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God help the rich, the poor can beg.
Riches are but the baggage of fortune.
When riches increase, the body decreaseth. For most men grote

old before they grow rich. Riches are like muck, which stink in a heap, bet spread

abroad, make the earth fruitful. It's easy to rob an orchard when none keeps it. A rugged stone grows smooth from hand to hand. Rule lust, temper the tongue, and bridle the belly. Better to rule than be ruled by the rout. The rusty sword and empty purse plead performance of covenants.

S. It's a bad sack will abide no clouting. When it pleaseth not God, the saint can do little.-Span.

Quando Dios no quiere, el santo no puede. Salmon and sermon have their season in Lent. Fr. A sceptre is one thing, a ladle another. Alia res sceptrum, alia

plectrum. You pay more for your schooling than your learning is worth. Who robs a scholar, robs twenty men. For commonly he bor.

rows a cloak of one, a sword of another, a pair of boots of a
third, a hat of a fourth, &c.
Who hath a scold hath sorrow to his sops.
Being on the sea, sail ; being on the land, settle.
They complain wrongfully of the sea who twice suffer shipwreck.
Every thing is good in its season.
Would you know secrets, search for them in grief or pleasure.
He who seeketh trouble never misseth it.
A man must sell his ware at the rates of the market.
He who serves well need not be afraid to ask his wages.
The groat ie ill saved that shames the master.
It's a foolish sheep that makes the wolf his confessor. Ital.
Ships fear fire more than water.
A great ship asks deep waters.
Judge not of a ship as she lieth on the stocks.- Ital. Non

giudicar la nave, stando in terra.
The chamber of sickness is the chapel of devotion.
Silence seldom doth harm.
Silence is the best ornament of a woman.

Silks and satins put out the fire in the kitchen.
He that sings on Friday shall weep on Sunday.
The singing-man keeps his shop in his throat. Span.
Sit in your place, and none can make

you

rise. If size-cinque will not, duce ace cannot, then quatre trey puust. i. e. The middle sort bear public burdens, taxes, &c. most.

Deux ace non possunt et size-cinque solvere nolunt ;

Est igitur notum quatre trey solvere totum. Slander leaves a score behind it. Calumniare fortiter aliquid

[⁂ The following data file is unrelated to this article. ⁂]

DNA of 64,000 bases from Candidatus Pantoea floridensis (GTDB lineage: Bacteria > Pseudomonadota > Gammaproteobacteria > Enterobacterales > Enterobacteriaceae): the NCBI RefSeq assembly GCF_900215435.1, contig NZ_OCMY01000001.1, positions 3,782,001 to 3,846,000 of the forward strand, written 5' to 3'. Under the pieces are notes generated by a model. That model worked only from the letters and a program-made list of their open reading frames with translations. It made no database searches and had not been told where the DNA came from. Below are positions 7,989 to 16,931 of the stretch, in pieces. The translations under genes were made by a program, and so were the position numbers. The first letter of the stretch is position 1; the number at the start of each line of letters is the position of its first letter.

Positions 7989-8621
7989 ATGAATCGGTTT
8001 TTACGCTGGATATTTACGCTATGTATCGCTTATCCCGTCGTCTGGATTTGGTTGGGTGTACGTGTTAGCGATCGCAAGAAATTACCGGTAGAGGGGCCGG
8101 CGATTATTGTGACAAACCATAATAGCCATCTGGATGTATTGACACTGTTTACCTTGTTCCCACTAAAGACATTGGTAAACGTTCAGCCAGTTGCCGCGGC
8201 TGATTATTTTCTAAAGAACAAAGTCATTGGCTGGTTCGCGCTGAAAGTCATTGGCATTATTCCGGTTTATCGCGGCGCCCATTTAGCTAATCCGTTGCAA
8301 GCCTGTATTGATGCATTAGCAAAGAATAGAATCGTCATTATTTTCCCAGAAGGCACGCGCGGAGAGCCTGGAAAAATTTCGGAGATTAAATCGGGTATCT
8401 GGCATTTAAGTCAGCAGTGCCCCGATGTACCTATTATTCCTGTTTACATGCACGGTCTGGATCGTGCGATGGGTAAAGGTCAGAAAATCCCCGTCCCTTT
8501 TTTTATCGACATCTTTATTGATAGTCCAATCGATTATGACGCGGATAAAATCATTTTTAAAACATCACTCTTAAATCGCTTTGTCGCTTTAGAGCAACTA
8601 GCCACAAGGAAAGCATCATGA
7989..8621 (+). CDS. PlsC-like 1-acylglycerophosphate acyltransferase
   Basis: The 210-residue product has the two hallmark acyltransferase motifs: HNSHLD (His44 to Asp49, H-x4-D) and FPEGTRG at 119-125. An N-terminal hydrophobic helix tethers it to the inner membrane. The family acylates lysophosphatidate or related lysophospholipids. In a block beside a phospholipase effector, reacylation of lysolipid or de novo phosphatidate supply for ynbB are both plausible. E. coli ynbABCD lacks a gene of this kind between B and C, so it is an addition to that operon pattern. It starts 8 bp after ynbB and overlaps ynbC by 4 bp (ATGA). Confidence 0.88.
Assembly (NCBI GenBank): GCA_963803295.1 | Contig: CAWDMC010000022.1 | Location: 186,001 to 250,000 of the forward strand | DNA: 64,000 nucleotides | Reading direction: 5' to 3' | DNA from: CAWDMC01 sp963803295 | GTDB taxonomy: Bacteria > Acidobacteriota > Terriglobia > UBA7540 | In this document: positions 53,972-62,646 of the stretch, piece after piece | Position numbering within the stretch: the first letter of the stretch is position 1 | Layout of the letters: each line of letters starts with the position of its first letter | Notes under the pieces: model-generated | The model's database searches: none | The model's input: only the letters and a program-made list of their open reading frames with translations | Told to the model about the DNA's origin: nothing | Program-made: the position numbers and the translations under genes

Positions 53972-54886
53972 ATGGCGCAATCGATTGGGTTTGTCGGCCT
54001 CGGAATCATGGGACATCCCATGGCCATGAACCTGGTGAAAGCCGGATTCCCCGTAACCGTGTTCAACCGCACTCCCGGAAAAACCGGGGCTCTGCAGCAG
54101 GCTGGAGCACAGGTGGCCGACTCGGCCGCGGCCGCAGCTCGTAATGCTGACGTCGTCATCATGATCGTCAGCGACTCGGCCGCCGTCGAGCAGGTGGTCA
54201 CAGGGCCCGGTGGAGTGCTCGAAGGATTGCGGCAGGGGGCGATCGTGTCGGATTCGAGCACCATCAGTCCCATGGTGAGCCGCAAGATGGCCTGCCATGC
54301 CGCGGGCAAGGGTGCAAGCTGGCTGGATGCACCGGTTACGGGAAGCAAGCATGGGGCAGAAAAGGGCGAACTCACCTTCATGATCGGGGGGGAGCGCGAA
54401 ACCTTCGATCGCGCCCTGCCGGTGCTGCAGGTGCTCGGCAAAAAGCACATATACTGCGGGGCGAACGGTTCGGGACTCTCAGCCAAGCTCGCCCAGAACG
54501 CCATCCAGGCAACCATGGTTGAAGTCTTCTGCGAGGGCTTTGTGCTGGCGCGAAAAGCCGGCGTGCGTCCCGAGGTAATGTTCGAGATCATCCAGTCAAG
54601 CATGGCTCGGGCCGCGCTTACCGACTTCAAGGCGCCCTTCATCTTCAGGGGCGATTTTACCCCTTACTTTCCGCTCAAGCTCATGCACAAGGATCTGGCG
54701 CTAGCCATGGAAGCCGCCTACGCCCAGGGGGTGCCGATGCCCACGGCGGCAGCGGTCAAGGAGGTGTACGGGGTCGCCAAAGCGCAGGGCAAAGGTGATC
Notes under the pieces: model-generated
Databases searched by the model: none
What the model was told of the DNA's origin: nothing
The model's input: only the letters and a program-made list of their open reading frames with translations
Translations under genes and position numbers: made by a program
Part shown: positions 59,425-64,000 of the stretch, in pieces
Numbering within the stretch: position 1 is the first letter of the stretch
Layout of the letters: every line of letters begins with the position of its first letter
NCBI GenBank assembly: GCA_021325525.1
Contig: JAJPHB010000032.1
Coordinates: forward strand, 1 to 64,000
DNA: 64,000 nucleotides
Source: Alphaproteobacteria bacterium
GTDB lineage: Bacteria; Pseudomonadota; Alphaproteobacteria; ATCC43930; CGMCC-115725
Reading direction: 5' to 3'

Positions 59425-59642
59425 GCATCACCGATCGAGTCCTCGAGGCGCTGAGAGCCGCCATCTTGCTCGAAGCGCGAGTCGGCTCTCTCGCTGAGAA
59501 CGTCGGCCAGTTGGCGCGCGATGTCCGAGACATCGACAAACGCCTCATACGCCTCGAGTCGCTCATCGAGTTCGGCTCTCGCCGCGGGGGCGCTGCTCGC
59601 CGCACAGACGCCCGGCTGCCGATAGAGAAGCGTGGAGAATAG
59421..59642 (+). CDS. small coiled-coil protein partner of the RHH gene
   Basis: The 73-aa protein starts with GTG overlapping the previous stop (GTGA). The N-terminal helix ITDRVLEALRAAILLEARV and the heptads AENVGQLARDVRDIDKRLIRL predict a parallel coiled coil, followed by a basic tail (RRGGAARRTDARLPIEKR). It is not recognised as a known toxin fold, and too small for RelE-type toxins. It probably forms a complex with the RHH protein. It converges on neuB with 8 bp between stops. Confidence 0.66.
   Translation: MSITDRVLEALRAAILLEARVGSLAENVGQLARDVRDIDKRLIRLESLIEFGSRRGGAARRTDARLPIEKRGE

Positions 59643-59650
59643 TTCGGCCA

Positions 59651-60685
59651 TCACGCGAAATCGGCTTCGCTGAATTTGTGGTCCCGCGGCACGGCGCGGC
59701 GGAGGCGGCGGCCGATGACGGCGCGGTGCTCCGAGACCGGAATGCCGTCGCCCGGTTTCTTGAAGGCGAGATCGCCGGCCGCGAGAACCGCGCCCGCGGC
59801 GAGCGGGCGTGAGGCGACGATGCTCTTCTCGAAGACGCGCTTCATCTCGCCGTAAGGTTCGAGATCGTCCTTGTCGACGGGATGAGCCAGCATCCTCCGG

adhærebit. He who desireth to sleep soundly, let him buy the bed of a

bankrupt. Span.
Sloth turneth the edge of wit.
Better the last smile than the first laughter.
A smiling boy seldom proves a good servant.
The smith and his penny are both black.
Whether you boil snow or pound it, you wili have but water

from it.
Sorrow is good for nothing but sin.
When sorrow is asleep wake it not.
Soldiers in peace are like chimnies in summer.
Who sows his corn in the field trusts in God.
He that speaks me fair and loves me not,

I'll speak him fair, and trust him not.
He that speaks doth sow,

he that holds his

peace

doth
Speech is the picture of the mind.
Spend and be free, but make no waste.
To a good spender God is the treasurer.
The Jews spend at Easter, the Moors at marriages, and the

Christians in suits of law. Ital.
He who more than he's worth doth spend,

Makes a rope his life to end.
He who spends more than he should,

Sha'l not have to spend when he would.
Who hath spice enough, may season his meat as he pleaseth.
A man must not spoil the pheasant's tail.-Ital. If a mau

tell a story, he should tell it truly. It's a poor sport that is not worth the candle. The best of the sport is to do the deed, and say nothing. That which will not be spun, let it not come between the spindle and the distaff.

reap. Ital.

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They steal the hog, and give away the feet in alms.--Spon.

Hurtar el puerco, y dar los pies por Dios. A reflection upon

those who are charitable with the wealth of others. Steal the goose, and give the giblets in alms. Step after step the ladder is ascended. Who hath none to still him, may weep out his eyes. The stillest humours are always the worst. Who remove stones, bruise their fingers. Who hath skirts of straw, needs fear the fire. Span. Stretch your legs according to your coverlet. It's better to be stung by a nettle than pricked by a rose. Spuste I sucked not this out of my fingers' ends. Though the sun shines, leave not your cloak at home. In

every country the sun riseth in the morning. He deserves not the sweet that will not taste the sour.